FIG. 4 is a cross-sectional view of the die lip portion 400 of another example of an annular die in accordance with the present invention. In FIG. 4 as in FIG. 3, the female exit lip 402 is coupled to the existing female die lip 404, and the male exit lip 406 is coupled to the existing male die lip 408. Again, cooling channels 410 and a thermal break 412 are provided, along with inserts 411 and 413. In the example of FIG. 4, the divergence angle 414 is about 0° to an opening 416 (see FIG. 5), however a transition angle 418 exists wherein the die opening transitions to the divergence channel. The transition angle in the FIG. 4 example is 180°, but may vary from about 15° to about 180°.

EXAMPLE 1

Experimental sheet foam was manufactured using a two-inch primary by 2.5 inch tandem extrusion line, under the following conditions:

Temperature: Primary Extruder Zone 1 177° C. Primary Extruder Zone 2 199° C. Primary Extruder Zone 3 215° C. Primary Extruder Zone 4 221° C. Primary Extruder Zone 5 223° C. Crossover Zone 6 234° C. Crossover Zone 7 218° C. Seal Zone 8 101° C. Secondary Extruder Zone 9 121° C. Secondary Extruder Zone 10 107° C. Secondary Extruder Zone 11 102° C. Secondary Extruder Zone 12 110° C. Die Zone 13 142° C. Die Zone 14 132° C. Coupling Melt 222° C. Die Melt 133° C. Pressures: Blowing Agent Compressor 310.3 Bar Injection Port 227.6 Bar 2 Inch Extruder 234.5 Bar Crossover 194.5 Bar Die 59.3 Bar Drive Conditions: Primary Speed 75 rpm Primary Current 30 amps Secondary Speed 24.8 rpm Secondary Current 18 amps Formulation: Polymer Type Polystyrene (Dow STYRON 685D) Polymer Rate 25.5 kg/hr Nucleator Type Talc Concentrate (50%) Nucleator Rate 0.36 kg/hr Blowing Agent Type Carbon Dioxide Blowing Agent Rate 0.77 kg/hr Miscellaneous: Date of manufacture March 19, 1996 Time of Sample 12:00 pm Test Data: Average Thickness 9.15 mm Maximum Deviation 0.19 mm Percentage Deviation 2.1% Sample Density 0.088 g/cc Sample Cell Size 0.87 mm

The sample of Example 1 was produced with the annular die 600 of FIG. 6. A male die lip 602 and female die lip 604 create an opening 606. The divergence angle 608 of this die was about 3°, the exiting channel 610 had a length of about 25.4 mm and the exit angle 612 of the die was about 34″. Annular die 600 had exterior (female die) lip air cooling means 614 only, which kept the die at about 60° C. No means of cooling the male die lip was provided on this prototype die. In general, the section of the existing channel from the smallest cross-sectional point to the exit is preferably kept at a temperature of between about 15° C. and about 95° C., and more preferably at a temperature of between about 25° C. and about 60° C., this temperature being determined subjectively by the best surface appearance. In addition, the foam produced preferably has a density of between about 0.05 g/cc and about 0.15 g/cc, and an average cell diameter of about 0.05 mm to about 1 mm.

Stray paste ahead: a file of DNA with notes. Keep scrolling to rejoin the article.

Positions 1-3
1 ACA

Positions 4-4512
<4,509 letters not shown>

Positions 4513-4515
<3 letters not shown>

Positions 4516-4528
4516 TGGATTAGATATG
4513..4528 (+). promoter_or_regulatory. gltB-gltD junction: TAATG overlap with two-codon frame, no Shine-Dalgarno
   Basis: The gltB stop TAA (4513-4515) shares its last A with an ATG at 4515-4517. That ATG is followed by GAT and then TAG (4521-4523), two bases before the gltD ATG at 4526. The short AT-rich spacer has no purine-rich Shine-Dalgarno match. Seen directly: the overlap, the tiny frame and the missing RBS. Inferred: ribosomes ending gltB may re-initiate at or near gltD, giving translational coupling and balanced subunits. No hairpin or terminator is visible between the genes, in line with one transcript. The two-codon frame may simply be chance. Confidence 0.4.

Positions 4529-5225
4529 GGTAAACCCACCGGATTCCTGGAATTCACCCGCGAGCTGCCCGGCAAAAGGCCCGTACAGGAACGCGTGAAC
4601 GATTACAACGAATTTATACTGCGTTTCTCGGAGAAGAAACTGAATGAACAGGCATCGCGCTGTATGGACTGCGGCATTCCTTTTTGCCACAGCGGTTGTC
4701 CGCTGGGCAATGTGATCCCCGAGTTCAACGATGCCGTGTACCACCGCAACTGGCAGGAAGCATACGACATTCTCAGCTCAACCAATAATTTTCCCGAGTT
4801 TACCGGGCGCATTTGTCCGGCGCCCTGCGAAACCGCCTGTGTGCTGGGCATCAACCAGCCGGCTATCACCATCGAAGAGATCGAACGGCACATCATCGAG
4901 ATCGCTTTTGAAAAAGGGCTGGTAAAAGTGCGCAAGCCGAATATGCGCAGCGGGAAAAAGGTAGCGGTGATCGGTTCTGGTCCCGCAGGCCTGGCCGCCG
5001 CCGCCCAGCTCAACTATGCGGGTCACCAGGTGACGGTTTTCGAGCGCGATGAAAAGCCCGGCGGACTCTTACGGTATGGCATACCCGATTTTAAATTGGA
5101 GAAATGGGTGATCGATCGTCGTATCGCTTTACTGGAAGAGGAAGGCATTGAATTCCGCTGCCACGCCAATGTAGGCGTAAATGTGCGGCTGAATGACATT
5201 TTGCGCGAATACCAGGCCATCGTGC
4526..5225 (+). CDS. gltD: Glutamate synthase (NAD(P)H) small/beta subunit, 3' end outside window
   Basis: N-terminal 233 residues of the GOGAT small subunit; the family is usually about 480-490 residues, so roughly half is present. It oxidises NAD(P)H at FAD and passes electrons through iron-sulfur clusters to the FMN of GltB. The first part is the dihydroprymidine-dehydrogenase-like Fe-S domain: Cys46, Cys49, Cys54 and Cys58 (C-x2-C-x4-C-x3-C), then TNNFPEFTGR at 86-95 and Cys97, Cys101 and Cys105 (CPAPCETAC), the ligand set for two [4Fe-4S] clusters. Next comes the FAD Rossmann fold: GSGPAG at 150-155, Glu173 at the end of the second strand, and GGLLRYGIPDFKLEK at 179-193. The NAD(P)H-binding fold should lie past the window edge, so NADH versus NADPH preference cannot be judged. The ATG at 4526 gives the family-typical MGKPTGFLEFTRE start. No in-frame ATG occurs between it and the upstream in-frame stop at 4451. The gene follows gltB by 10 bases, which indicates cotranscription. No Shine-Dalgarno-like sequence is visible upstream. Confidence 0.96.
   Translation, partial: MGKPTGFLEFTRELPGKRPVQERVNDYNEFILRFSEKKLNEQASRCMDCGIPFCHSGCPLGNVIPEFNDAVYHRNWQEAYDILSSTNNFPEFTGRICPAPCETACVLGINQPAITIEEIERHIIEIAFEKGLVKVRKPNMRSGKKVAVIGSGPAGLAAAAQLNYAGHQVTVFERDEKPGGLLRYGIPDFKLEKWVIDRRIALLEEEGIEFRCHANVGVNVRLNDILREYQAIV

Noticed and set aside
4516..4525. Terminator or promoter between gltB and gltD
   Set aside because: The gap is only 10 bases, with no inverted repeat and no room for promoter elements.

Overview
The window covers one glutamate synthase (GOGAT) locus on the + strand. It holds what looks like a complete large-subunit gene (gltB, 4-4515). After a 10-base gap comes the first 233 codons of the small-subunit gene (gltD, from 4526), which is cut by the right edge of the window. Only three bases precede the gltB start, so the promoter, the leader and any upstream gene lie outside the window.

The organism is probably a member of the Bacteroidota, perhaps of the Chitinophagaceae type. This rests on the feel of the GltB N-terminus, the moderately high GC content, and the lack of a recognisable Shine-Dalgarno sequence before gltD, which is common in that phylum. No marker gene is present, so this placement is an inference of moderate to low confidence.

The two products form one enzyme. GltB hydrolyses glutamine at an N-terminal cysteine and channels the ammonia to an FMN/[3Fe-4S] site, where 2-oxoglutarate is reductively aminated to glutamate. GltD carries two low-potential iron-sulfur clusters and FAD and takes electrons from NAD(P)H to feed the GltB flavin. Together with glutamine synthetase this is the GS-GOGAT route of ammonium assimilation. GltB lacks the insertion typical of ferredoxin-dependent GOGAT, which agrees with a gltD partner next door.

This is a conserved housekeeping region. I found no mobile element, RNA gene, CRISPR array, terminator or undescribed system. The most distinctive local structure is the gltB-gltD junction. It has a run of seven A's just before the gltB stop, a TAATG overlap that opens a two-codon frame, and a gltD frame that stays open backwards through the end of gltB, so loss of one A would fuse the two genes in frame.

As can be seen from the data above, the sample produced has a density typical of foam sheet. The cell size and thickness were both extraordinarily large for foam made using only carbon dioxide, indicating that the constraining section of the die did indeed inhibit the rate of cell growth. The sample showed no visual signs of corrugation as evidenced by a sample thickness deviation of less than 3%. The exterior skin of this product was smooth and uniform while the interior skin was rough and showed signs of melt fracture. This indicates that tempering of the constraining surface produces a uniform, saleable skin surface. Die pressures rose slowly during the trial as the cool lips excessively cooled the die itself, indicating the need for a thermal break between the cooled constraining section of the die and the rest of the die and die body.

While several aspects of the present invention have been described and depicted herein, alternative aspects may be effected by those skilled in the art to accomplish the same objectives. Accordingly, it is intended by the appended claims to cover all such alternative aspects as fall within the true spirit and scope of the invention.

Claims (28)

What is claimed is:
1. A method of producing polystyrene foam, comprising:
heating a polystyrene resin to a melt temperature therefor;
selecting at least one blowing agent consisting of at least one ambient gas;
combining the heated polystyrene resin with the at least one blowing agent to create a mixture;
extruding polystyrene foam sheet from the mixture, the polystyrene foam having a density of between about 0.05 g/cc and about 0.15 g/cc and an average cell diameter of about 0.05 mm to about 1 mm, the polystyrene foam sheet having a thickness of between about 0.75 mm and about 6 mm;
wherein the extruding comprises guiding the mixture through an annular exiting channel to an exit with a cross-sectional area larger than at least one point within the exiting channel, and reducing friction within at least a portion of the exiting channel; and
wherein the exiting channel comprises a first portion from an entrance to a point having a smallest cross-sectional area and a second portion from the point having the smallest cross-sectional area to the exit, and wherein the reducing comprises controlling a temperature of second portion.
2. The method of claim 1, wherein the cross-sectional area of the exit is at least about twice as large as that of the at least one point.
3. The method of claim 1, wherein the controlling comprises keeping the second portion at a temperature of between about 15° Celsius and about 95° Celsius.
4. The method of claim 3, wherein the keeping comprises keeping the second portion at a temperature of between about 25° Celsius and about 60° Celsius.